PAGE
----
basic homemade bread

This is my basic recipe for a gluten-free, sulfite-free homemade bread. The one in the photo had a mix of rice, tapioca and amaranth flour but I have also used other combinations: rice, sorghum and buckwheat, for instance, or rice, buckwheat and quinoa.

Just keep the proportions for the rice flour and starch as indicated in the recipe and experiment as you like for the other flours.


In a pan, warm 450 ml water. The water should be lukewarm, but not hot so as not kill the yeast. Partially pour over 1 1/2 tsp (one and a half teaspoon) of dry active yeast .

Meanwhile, mix together:

150 g rice flour

130 g tapioca flour, not starch

75 g amaranth flour

90 g potato starch (apparently, Trader Joe’s brand is sulfite free. Arrow-root may work also, but I haven’t tried yet.)

75 g ground flaxseed or almond meal, or a combination of both)

1 ¼ tsp psyllium or xantham gum or guar gum

1 ¼ tsp sea salt)

NOTE: To make sure everything is well mixed, I use a big glass jar (although I suppose any other type of container with a tigh-fitting lid will work), close it tightly and shake well. Transfer to a large mixing bowl.

When the yeast-water mixture has become foamy, pour it over the flour, and mix with an egg-beater, gradually adding the rest of the water. Mixing takes about 2 minutes. There is absolutely no need for a bread-making machine, as the “dough” will have the consistency of a thickish muffin batter. Gluten free dough cannot be kneaded, that was one of the very first things I learned when we embarked on this journey to better health! If necessary, add a little more water. I find it difficult to give an exact measure for the liquid, as it does vary depending on the flour you use. It should roughly look like this:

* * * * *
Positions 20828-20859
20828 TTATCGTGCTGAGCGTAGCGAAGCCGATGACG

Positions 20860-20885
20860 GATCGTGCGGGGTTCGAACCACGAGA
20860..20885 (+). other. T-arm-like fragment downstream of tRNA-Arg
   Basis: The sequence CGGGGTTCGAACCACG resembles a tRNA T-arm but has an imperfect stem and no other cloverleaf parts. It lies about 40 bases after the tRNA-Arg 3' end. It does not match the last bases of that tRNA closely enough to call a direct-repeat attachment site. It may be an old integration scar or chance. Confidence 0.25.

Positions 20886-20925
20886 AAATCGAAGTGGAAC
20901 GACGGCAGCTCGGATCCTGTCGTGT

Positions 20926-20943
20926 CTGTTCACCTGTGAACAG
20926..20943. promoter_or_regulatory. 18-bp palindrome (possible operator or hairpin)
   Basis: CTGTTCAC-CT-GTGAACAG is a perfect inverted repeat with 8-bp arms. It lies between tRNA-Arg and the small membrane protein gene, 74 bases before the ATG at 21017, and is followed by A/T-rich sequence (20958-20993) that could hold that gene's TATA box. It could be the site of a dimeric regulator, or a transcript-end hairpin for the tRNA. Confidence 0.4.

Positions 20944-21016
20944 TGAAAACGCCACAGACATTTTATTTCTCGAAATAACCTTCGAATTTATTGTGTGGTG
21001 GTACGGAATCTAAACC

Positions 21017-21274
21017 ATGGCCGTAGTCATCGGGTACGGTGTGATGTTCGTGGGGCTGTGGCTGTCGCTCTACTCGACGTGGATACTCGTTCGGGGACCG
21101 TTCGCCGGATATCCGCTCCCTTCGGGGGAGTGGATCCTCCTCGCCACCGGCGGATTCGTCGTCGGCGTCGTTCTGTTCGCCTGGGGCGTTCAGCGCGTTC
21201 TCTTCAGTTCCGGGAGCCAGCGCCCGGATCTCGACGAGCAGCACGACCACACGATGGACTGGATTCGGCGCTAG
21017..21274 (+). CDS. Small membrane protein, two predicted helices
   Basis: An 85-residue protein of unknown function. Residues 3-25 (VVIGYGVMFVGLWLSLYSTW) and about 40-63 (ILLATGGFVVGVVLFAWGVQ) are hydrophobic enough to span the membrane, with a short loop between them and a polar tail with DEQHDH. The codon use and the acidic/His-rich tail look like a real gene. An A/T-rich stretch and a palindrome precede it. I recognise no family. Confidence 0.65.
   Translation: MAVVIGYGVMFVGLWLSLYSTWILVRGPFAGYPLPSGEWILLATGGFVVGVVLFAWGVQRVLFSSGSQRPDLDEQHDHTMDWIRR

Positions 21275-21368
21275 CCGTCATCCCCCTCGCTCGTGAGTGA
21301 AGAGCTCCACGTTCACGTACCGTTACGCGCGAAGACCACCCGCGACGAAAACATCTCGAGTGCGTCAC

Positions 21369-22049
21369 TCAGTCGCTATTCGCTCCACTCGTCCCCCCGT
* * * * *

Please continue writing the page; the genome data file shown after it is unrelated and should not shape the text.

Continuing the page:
Pour the batter into a lined and greased baking pan (I usually use olive oil for the greasing) and let rise in a warm place for about two hours. In the winter, I let it rise on top of a radiator…

before rising
after two hours on my radiator

Preheat the oven to 240°C / 465°F

Bake for 15 minutes at this high temperature, then lower to 185°C / 365°F and bake for another hour and 10 or even 15 minutes. You may want to protect your bread with aluminum foil if if starts browning too much.

When the loaf has cooled down, you can slice it up and freeze the slices for further usage. These slices are excellent toasted… I have one for breakfast almost every day.




    1. I have to confess I am waaaayyy behind on my posts for this blog. Never imagined it would take so much time to feed two blogs… Anyway, your comment is pushing me to post my English muffin recipe by the end of next week. It’s a promise. Thanks for liking!

      Liked by 1 person

      1. Thanks would love that, as unfortunately I do not understand or speak French, and I am a bit muffin crazy – call me the muffin lady. You will see on my blog lots and lots of muffin recipes that I have made myself. Thanks I am looking forward to your muffin post.

        Liked by 1 person

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